CRC takes a big step forward to build
its wholesale business.
Is bigger better? CRC thinks so.
Big is having in-house counsel. Big is having your own
database of claims research and advocacy. Big is comprehensive
policy analysis created by in-house experts derived from years
of collective experience.
Retailers on the cusp of big might need some help in the
form of resources to level the playing field. This is why CRC
Insurance Services is making a substantial investment to help
retail partners grow. CRC is introducing a platform that will
help brokers provide access to the types of tools typically
enjoyed by the big boys.
They’re calling it “Coverage Tools and
Services.” CRC is creating the infrastructure to phase in
efforts over the next four to six months. One of the first
moves was bringing Angela Petersen, senior vice president and
coverage counsel into the wholesaler’s Dallas office.
“CRC has always had some excellent data and resources
available but not in a centralized aggregated way,” she
says. “A major reason they brought me in was to organize
our resources and create a platform where it is most useful to
Petersen says the platform and services are currently
centered on the wholesaler’s family of professional
liability products, including E&O, D&O, healthcare,
cyber risk and others. She says CRC will likely expand services
to other property and casualty products in coming years.
The resources include comprehensive policy forms analysis on
non-standard (non-ISO) coverages. “This is very helpful
to our brokers who may be trying to narrow the product choices
down. It helps them show their retailers important differences
in the forms.”
Resources also include customized sales presentations,
claims advocacy and access to a library of claims data. Brokers
also have access to Petersen, an attorney specializing in
professional liability, for assistance with legal
interpretations of policy terms. “For example, the
retailer may want to know more about the application of the
severability provision in a D&O context or the specifics of
a hammer clause in a duty to defend claims-made
policy—highly technical stuff that’s relevant in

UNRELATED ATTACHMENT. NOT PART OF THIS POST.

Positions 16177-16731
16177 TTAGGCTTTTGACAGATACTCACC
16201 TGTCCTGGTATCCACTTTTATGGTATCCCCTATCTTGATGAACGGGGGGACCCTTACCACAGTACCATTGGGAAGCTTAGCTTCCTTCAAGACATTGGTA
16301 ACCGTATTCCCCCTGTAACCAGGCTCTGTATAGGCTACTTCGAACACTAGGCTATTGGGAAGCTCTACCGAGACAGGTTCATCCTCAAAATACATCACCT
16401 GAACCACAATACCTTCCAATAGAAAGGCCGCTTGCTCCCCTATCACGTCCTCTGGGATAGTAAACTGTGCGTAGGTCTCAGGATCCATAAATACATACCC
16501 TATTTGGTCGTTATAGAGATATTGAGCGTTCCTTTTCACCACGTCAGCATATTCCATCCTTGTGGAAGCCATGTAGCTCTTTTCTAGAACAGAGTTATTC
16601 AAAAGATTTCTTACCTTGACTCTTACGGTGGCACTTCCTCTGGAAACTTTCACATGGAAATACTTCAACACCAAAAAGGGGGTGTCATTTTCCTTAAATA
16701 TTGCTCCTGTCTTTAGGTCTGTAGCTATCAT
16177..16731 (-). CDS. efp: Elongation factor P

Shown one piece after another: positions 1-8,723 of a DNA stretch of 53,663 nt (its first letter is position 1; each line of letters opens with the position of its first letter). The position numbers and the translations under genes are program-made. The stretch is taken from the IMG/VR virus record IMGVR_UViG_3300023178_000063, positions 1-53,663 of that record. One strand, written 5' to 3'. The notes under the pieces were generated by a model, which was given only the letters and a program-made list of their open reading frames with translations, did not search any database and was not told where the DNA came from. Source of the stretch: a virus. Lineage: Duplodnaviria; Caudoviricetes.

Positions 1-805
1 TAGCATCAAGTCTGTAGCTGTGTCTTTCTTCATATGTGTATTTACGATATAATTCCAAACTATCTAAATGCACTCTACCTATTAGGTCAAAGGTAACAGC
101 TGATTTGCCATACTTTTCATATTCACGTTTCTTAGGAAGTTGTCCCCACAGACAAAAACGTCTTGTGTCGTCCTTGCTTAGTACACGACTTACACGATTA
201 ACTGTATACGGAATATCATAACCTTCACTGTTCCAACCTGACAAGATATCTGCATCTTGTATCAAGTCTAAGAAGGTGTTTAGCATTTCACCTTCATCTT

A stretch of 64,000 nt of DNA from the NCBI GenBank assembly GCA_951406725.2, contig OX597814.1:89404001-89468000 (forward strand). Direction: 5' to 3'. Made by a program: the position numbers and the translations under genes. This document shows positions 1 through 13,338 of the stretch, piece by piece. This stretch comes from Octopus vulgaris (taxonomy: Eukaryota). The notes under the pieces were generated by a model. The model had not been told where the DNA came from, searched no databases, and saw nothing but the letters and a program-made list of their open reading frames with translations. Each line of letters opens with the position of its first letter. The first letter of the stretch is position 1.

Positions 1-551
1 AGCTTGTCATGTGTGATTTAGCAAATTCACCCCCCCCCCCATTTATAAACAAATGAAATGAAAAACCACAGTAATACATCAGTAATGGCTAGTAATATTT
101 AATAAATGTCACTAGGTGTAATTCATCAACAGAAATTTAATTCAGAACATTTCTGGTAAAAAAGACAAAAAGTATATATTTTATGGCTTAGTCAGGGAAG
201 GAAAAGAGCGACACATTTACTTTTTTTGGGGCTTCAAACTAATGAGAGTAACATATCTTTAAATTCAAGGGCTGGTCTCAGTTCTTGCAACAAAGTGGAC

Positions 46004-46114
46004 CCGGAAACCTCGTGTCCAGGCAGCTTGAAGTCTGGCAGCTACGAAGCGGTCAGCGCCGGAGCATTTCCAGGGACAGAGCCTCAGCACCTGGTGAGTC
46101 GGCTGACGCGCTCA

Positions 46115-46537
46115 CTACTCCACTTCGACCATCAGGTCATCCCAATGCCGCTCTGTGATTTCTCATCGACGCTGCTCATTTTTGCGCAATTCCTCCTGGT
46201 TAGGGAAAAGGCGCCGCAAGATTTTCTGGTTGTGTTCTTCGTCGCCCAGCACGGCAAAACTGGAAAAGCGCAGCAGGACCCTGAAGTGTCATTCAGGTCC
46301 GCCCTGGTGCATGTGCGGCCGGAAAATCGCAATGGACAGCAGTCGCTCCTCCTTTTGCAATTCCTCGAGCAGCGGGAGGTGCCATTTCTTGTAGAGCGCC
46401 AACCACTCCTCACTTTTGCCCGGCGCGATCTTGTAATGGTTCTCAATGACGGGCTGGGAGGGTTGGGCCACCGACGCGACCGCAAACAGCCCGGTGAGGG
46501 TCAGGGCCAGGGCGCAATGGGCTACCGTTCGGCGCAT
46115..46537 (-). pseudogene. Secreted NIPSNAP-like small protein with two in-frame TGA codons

the sales process and varies in non-standard policies,”
she says. “Larger retailers often have the benefit of
in-house counsel to help with this; many mid-sized and smaller
retailers don’t. We believe access to our services helps
retailers that work with CRC compete.”
There’s no charge for CRC’s retailers to use any
of these resources. They are accessible through the
retailer’s broker. The extent to which counsel and other
resources are utilized in a transaction is entirely up to the
Petersen describes the platform as two stages. The first
stage, she says, is “a sort of online toolkit” for
brokers that goes beyond typical account-specific support.
“Here they can access as many resources as they wish to
help win the account,” she says. “We don’t
want brokers to get bogged down collecting data we may already
have prepared. For example, we don’t want a broker to
spend hours researching the latest class action info when we
may already have an executive summary available they could
Stage two is access to Petersen as legal counsel, if needed.
Petersen says that in some cases, in addition to her own
expertise, she may utilize a network of coverage lawyers from
private firms for help.
“We are a distribution force. Our model is to help
retailers win more often,” says Neil Kessler, executive
vice president of marketing and sales for CRC.
He describes CRC’s efforts as a suite of tools for
brokers. “This platform will be useful across the board
on all professional liability coverages. Many other wholesalers
don’t leverage resources this way, leaving them to rely
only on their expertise and to spend countless hours preparing
their own data and analysis. Our efforts will help our brokers
respond more quickly and tap into the talent across the
professional liability practice group.”
Kessler says CRC’s brokers are responding well to the
efforts, especially when trying to sell new and emerging
products like cyber liability. “Many of these policies
have no standardization; for CRC to lead the way on this, we
need to have knowledge and resources readily available to our
As market conditions continue to force retailers to
re-evaluate relationships with wholesalers, Kessler believes
it’s more important than ever for a wholesaler to
establish real value that goes well beyond spreadsheet quoting.
He believes the creation of this platform matches the need
expressed by retailers looking to stay competitive. “CRC
is making a substantial investment in resources that help our
retailers sell more professional liability products.
They’re getting the collective knowledge of more than 30
professional liability brokers from across the country, online
tools and a staff attorney. This is how we believe CRC can help
many of our retailers that don’t have these sorts of
resources level the playing field with those retailers that